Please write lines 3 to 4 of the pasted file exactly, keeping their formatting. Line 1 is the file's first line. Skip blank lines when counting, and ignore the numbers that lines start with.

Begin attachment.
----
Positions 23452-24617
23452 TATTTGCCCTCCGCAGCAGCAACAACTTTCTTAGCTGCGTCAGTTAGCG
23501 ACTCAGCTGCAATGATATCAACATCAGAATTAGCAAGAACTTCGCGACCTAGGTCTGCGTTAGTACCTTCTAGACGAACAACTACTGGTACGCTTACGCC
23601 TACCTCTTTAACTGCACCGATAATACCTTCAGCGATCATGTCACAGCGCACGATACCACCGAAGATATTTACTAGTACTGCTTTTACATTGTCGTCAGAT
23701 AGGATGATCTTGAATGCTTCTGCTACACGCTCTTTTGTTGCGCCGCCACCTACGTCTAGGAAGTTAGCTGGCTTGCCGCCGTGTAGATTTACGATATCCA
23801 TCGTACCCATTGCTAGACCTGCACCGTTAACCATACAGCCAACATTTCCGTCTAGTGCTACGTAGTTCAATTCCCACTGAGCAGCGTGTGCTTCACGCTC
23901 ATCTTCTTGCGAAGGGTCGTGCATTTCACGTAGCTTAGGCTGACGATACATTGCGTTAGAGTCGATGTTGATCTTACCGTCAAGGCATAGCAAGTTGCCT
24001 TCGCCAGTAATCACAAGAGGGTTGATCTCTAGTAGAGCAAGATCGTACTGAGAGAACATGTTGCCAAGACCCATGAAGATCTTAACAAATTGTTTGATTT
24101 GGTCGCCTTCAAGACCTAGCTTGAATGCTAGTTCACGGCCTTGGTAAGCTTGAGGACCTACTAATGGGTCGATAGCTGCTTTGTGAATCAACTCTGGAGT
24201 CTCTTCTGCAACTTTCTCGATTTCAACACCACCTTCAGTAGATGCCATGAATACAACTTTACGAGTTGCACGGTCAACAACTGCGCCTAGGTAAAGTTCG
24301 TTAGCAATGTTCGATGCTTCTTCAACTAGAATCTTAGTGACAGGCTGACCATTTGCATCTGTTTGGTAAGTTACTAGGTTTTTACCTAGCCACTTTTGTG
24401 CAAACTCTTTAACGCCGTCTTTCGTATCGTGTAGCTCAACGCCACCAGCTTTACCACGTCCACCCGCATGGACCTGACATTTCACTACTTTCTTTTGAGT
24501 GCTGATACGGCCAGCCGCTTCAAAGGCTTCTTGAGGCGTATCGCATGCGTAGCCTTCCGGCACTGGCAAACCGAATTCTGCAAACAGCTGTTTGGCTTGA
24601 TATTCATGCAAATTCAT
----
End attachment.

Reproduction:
23501 ACTCAGCTGCAATGATATCAACATCAGAATTAGCAAGAACTTCGCGACCTAGGTCTGCGTTAGTACCTTCTAGACGAACAACTACTGGTACGCTTACGCC
23601 TACCTCTTTAACTGCACCGATAATACCTTCAGCGATCATGTCACAGCGCACGATACCACCGAAGATATTTACTAGTACTGCTTTTACATTGTCGTCAGAT